I had a lot of problems with this movie. It's not necessarily a bad movie. The production values are good, something you can't take for granted with '80s films. It's very watchable. Where I get hung up is in the message/purpose of the film. Is it a biopic, a tragic love story, or a cautionary tale? The film doesn't commit fully to any of the three. It's not really a biopic, because it only covers one year in the subjects' lives. The problem with it being a love story (probably the most common way the movie is thought of) is that the story is less about love than it's about co-dependence. Before drugs became a part of their lives, there was no action or interest between Sid and Nancy. They spend more time fighting in the film than they do showing affection for one another. And while by virtue of its existence the film serves as a cautionary tale against drug addiction, I'm not convinced that was at all the filmmaker's intention. Instead of condemning, the film seems to take a little too much glee in the bad behavior and the nihilism of its subjects.

Furthermore, neither character is remotely likable, which I'm guessing was purposeful, since neither seemed to be all that likable in reality. But we need some reason to care about them, and the film never really provides that. Sid doesn't seem to care about anything. He has no real talent (even as a bass player) or appeal. He's a blank slate. Nancy is a shrill opportunist. We don't know how they ended up where they are, or what they're rebelling against, why the punk aesthetic appealed to them so much. The only glimpse we get of either's past is a brief visit to Nancy's grandparents' house. They're Jewish and wealthy, and thus Nancy just seems like the family fuck-up. In reality she probably had some serious unaddressed mental illness. Sid too.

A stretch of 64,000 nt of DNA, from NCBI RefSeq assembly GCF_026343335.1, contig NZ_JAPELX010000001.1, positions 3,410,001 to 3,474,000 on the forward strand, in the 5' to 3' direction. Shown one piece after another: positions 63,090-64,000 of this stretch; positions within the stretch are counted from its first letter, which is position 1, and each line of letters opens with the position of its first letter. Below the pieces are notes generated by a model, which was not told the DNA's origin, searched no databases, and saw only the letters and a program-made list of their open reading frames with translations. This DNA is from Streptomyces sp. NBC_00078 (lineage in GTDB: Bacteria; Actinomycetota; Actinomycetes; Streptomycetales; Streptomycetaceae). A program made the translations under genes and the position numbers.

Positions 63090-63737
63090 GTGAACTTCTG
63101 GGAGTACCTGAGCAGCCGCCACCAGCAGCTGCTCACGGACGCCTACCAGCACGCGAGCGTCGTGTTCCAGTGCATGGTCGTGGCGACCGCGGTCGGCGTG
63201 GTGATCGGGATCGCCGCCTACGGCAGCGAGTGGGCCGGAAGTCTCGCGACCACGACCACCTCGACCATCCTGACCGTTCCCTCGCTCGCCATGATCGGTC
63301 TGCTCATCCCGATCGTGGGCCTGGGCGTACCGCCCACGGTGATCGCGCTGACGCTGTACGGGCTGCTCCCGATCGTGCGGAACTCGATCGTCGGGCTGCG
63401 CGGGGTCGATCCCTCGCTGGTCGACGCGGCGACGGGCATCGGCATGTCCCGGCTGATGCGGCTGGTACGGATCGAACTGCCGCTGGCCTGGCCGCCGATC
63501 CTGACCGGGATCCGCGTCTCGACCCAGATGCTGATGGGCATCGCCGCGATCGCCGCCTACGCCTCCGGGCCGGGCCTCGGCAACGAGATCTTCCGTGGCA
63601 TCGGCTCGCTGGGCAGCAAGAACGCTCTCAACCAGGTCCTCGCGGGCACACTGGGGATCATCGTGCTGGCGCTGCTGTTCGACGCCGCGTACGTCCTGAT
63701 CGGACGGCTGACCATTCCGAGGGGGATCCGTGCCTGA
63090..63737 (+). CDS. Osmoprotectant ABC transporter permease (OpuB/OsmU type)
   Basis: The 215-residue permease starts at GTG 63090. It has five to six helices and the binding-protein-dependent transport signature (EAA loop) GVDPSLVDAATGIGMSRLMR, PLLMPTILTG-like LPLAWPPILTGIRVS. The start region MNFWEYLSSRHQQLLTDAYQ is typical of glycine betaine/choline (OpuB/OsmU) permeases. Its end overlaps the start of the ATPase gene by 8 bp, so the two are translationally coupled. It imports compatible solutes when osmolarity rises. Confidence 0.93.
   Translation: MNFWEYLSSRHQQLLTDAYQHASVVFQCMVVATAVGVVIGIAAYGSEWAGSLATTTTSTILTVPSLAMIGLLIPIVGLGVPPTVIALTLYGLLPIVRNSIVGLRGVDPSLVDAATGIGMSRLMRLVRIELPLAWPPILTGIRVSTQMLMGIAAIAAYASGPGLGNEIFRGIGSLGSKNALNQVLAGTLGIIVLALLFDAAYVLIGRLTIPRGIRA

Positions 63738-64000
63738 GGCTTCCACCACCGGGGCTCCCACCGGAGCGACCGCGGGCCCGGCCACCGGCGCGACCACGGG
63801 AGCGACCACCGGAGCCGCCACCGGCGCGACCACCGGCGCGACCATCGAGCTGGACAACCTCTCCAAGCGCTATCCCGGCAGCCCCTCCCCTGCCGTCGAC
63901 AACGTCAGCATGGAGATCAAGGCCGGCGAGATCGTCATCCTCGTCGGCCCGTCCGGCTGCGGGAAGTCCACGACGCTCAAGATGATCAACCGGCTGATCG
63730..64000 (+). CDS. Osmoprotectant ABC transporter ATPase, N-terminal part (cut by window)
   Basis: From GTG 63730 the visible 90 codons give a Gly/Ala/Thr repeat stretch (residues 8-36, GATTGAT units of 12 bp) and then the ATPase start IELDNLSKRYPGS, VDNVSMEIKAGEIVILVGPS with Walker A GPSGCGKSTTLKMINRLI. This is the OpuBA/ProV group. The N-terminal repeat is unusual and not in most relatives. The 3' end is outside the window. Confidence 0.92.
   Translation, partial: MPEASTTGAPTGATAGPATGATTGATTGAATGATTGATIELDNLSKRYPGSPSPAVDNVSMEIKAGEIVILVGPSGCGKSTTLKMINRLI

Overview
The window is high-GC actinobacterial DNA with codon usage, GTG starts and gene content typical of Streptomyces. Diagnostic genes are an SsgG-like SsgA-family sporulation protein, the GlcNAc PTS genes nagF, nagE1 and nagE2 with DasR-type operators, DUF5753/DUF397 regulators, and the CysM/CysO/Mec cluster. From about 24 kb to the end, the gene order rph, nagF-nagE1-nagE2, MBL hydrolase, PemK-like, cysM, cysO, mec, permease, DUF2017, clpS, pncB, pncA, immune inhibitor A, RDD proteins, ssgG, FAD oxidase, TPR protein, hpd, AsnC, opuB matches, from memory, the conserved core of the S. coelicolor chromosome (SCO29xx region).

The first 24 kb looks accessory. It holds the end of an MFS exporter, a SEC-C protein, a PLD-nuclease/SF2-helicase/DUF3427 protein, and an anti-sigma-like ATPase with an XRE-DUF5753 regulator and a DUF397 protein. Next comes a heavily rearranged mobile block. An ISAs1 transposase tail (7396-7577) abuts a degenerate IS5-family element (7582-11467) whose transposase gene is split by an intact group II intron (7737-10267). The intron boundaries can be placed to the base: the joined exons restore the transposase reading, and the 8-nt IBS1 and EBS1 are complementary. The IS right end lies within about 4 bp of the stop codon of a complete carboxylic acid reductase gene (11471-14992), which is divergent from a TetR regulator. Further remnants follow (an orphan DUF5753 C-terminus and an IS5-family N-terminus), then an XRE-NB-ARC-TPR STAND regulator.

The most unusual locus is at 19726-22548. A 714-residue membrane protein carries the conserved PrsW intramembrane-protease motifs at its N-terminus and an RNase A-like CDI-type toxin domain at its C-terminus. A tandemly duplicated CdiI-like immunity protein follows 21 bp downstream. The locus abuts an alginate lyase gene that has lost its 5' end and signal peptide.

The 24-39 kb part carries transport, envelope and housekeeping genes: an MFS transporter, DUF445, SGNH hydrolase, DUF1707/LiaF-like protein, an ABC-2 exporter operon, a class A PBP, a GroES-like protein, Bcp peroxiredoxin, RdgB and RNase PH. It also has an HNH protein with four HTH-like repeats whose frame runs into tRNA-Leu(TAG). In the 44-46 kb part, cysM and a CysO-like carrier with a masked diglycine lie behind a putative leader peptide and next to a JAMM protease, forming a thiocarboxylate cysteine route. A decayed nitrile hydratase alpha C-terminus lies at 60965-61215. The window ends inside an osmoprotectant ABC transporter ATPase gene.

But let's look at the four categories for biopics and see how the film fares there.

1) Believable Actors
Both Oldman and Webb had very short resumes when they were cast in Sid and Nancy, but what different paths they took! Their performances in the film are actually good precursors for their later careers. Gary Oldman is amazing. He embodies Sid Vicious completely, for what that's worth. Chloe Webb, on the other hand, is wholly unimpressive. In many scenes, she throws subtlety to the wind. Part of it is the way Nancy is written, so writer/director Alex Cox is partly to blame, but in many scenes her acting choices are downright distracting. The result of her overacting is that her character is never quite sympathetic and thus we don't really care what happens to her. All of the other actors do fine jobs, especially Andrew Schofield as Johnny Rotten. But Webb is a dealbreaker.

2) Truth
It's well-documented that Sid and Nancy plays it fast and loose with the truth. Even Wikipedia, of all places, calls it a "fictionalized account." I have a couple of problems with this. One is that most people watch biopics and take everything as gospel truth. The other is that the truth was more compelling than the fiction the film creates. Sid and Nancy were not only co-dependent, they were also mutually abusive of one another. The ending, with Sid getting in Nancy's cab and driving away, is a symbolic approach, but ends up glossing over the tough-but-compelling reality. In "real life," after making bail (thanks to Sex Pistol manager Malcom McLaren) Sid spent the next few months trying to fulfill his side of the suicide pact with Nancy. On different occasions he took an overdose of methadone, slit his wrists, and jumped out a window. Finally, about five months after Nancy's death, he succeeded. Assisted by his mother, he took what many believe to be a purposeful overdose of heroin.

I don't buy Sid and Nancy as a punk rock Romeo and Juliet, mostly because it seems insulting to the latter, but Sid's suicide is a vital part of the story. It completes it. Plus, the hopeful, glossed-over ending doesn't match with the nihilism of the rest of the film, nor that of its subjects.

3) Defining Moments